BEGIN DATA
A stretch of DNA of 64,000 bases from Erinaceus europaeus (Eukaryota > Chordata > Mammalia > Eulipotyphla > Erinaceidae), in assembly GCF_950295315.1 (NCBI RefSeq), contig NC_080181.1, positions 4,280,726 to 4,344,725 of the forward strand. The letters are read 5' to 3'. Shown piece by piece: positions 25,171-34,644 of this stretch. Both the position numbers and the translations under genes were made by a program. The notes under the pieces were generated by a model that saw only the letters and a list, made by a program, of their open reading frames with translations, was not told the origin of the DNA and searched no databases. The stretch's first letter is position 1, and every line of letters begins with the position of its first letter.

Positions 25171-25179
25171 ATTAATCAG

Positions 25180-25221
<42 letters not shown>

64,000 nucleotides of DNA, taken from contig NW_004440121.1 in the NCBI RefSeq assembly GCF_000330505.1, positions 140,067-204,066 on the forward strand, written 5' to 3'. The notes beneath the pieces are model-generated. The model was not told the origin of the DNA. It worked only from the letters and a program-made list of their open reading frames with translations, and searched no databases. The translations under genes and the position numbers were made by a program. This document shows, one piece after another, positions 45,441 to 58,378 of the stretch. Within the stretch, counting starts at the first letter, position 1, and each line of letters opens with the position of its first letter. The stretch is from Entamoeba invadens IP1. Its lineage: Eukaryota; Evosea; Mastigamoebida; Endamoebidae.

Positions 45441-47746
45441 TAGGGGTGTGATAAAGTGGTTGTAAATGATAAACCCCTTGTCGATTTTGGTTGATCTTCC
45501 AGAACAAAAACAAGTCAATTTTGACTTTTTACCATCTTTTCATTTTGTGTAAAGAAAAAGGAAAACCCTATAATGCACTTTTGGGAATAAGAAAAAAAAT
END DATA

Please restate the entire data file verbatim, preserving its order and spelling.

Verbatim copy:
A stretch of DNA of 64,000 bases from Erinaceus europaeus (Eukaryota > Chordata > Mammalia > Eulipotyphla > Erinaceidae), in assembly GCF_950295315.1 (NCBI RefSeq), contig NC_080181.1, positions 4,280,726 to 4,344,725 of the forward strand. The letters are read 5' to 3'. Shown piece by piece: positions 25,171-34,644 of this stretch. Both the position numbers and the translations under genes were made by a program. The notes under the pieces were generated by a model that saw only the letters and a list, made by a program, of their open reading frames with translations, was not told the origin of the DNA and searched no databases. The stretch's first letter is position 1, and every line of letters begins with the position of its first letter.

Positions 25171-25179
25171 ATTAATCAG

Positions 25180-25221
<42 letters not shown>

64,000 nucleotides of DNA, taken from contig NW_004440121.1 in the NCBI RefSeq assembly GCF_000330505.1, positions 140,067-204,066 on the forward strand, written 5' to 3'. The notes beneath the pieces are model-generated. The model was not told the origin of the DNA. It worked only from the letters and a program-made list of their open reading frames with translations, and searched no databases. The translations under genes and the position numbers were made by a program. This document shows, one piece after another, positions 45,441 to 58,378 of the stretch. Within the stretch, counting starts at the first letter, position 1, and each line of letters opens with the position of its first letter. The stretch is from Entamoeba invadens IP1. Its lineage: Eukaryota; Evosea; Mastigamoebida; Endamoebidae.

Positions 45441-47746
45441 TAGGGGTGTGATAAAGTGGTTGTAAATGATAAACCCCTTGTCGATTTTGGTTGATCTTCC
45501 AGAACAAAAACAAGTCAATTTTGACTTTTTACCATCTTTTCATTTTGTGTAAAGAAAAAGGAAAACCCTATAATGCACTTTTGGGAATAAGAAAAAAAAT